January 28, 2021
Some of the first people to get COVID-19 vaccinations at a New Jersey medical center were the relatives of top hospital executives and some of its trustees and donors, according to a published report.
The shots were administered by Hunterdon Medical Center in December and early January, at a time when only front-line healthcare workers and residents of long-term care facilities were eligible.
A registry of vaccine recipients, obtained by New Jersey 101.5 FM, indicated that shots had gone to two longtime donors to the hospital and at least seven spouses and two adult children of medical directors, administrators or executives at the healthcare network. The radio station said it was given the registry by a whistleblower, who it did not identify.
Some of the recipients were in their 20s, an age group unlikely to qualify for the vaccine for many months.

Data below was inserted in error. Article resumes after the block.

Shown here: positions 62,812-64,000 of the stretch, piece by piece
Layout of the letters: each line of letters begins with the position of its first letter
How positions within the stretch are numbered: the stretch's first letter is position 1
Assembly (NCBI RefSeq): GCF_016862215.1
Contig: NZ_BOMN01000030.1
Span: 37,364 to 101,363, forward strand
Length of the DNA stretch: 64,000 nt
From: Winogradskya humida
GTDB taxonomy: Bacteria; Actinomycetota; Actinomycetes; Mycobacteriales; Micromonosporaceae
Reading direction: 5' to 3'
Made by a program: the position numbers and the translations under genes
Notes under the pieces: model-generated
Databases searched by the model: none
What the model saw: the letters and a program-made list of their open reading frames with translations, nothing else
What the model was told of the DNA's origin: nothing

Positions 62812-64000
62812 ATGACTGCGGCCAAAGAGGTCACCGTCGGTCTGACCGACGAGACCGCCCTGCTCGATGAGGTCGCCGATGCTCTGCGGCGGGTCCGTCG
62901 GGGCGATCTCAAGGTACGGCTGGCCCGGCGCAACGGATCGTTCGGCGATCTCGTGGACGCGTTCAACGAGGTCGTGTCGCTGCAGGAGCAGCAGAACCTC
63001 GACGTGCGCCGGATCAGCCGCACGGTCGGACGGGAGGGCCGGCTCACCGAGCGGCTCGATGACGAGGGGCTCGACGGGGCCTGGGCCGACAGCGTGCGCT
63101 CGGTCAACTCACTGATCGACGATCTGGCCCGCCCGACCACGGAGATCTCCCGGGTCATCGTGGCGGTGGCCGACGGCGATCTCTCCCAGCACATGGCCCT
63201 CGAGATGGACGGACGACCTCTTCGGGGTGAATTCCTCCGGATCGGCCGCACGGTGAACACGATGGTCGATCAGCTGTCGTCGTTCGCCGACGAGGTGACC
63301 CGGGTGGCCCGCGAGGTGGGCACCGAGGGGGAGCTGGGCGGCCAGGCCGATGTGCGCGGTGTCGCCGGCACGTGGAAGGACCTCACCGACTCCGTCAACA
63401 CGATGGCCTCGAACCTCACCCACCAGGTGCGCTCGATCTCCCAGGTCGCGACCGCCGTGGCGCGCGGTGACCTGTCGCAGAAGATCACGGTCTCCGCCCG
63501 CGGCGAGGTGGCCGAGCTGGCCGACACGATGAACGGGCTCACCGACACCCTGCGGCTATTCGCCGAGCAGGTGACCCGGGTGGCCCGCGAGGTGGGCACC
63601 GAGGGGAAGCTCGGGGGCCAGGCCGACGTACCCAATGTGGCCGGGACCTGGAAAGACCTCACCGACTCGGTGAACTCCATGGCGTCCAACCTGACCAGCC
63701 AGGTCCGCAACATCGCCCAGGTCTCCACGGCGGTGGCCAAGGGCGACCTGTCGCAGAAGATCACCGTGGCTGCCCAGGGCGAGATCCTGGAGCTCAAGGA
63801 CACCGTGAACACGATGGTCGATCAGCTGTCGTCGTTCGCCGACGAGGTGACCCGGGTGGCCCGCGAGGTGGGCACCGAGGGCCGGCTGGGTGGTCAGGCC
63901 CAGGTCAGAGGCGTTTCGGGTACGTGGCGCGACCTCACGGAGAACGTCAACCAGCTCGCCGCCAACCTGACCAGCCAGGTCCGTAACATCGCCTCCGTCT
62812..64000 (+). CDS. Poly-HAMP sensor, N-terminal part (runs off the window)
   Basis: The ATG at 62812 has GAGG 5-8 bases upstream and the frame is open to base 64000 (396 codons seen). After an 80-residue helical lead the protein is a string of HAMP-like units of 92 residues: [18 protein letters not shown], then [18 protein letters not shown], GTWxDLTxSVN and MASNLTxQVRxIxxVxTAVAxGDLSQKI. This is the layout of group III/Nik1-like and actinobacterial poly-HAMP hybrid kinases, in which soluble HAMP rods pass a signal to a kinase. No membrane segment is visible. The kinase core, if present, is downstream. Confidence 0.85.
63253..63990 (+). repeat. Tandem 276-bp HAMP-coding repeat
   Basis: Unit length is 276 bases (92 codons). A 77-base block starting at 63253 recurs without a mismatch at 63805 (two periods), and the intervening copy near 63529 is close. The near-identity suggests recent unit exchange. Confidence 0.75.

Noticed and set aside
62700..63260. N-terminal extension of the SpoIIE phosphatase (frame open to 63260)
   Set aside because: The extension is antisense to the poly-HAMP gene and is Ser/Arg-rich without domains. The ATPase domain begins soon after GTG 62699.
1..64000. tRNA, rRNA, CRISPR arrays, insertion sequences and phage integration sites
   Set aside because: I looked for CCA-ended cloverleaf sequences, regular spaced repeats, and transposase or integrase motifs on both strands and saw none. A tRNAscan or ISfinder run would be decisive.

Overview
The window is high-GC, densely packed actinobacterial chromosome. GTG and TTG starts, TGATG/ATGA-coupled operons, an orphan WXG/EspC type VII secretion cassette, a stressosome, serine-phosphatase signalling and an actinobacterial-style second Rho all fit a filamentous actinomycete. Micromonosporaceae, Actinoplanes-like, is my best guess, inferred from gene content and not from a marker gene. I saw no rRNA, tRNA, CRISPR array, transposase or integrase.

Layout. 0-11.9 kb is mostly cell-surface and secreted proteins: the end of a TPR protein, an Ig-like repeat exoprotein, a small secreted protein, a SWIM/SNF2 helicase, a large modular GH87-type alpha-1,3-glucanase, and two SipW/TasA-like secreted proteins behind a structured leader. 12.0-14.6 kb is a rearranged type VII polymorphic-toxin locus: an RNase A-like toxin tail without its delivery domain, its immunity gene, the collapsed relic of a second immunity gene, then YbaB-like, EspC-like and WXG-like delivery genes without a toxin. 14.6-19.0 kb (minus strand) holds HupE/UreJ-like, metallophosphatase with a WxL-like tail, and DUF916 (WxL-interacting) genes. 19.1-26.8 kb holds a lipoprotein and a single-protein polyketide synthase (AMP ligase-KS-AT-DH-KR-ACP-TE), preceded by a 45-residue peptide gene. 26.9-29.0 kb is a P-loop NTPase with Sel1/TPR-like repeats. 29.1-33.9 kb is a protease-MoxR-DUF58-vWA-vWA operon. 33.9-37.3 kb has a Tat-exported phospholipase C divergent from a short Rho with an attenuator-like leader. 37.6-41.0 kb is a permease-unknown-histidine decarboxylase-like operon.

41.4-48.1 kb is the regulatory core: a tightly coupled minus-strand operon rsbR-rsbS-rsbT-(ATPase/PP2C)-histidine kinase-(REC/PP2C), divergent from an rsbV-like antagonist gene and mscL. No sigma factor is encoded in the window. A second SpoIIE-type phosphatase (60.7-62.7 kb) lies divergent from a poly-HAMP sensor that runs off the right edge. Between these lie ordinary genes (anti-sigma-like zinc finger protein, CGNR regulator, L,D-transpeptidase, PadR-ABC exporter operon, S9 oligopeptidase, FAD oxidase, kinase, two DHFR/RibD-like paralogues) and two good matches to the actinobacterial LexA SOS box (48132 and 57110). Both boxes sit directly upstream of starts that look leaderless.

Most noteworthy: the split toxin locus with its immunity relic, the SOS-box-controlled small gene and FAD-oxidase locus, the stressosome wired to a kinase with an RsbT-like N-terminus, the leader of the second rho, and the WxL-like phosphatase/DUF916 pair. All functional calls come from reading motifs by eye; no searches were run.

A hospital spokesperson said donors and board members weren’t given preference over eligible staff or at-risk individuals who were available, but that they received the vaccine when eligible recipients couldn’t be located rather than have the vaccine doses go to waste.
“More than 99% of the doses Hunterdon Healthcare has administered so far have gone to prioritized healthcare workers, clinicians, seniors and at-risk individuals,” spokesperson Jason VanDiver said in an email Thursday.
“When additional Hunterdon Healthcare employees or physicians wanting the vaccine could not be located before a vaccine dose expired, we vaccinated volunteers who were easily contacted and immediately available, including family members of clinic staff, board members, community members, and family members of the leadership team. This was in keeping with a protocol approved by the Department of Health,” he added.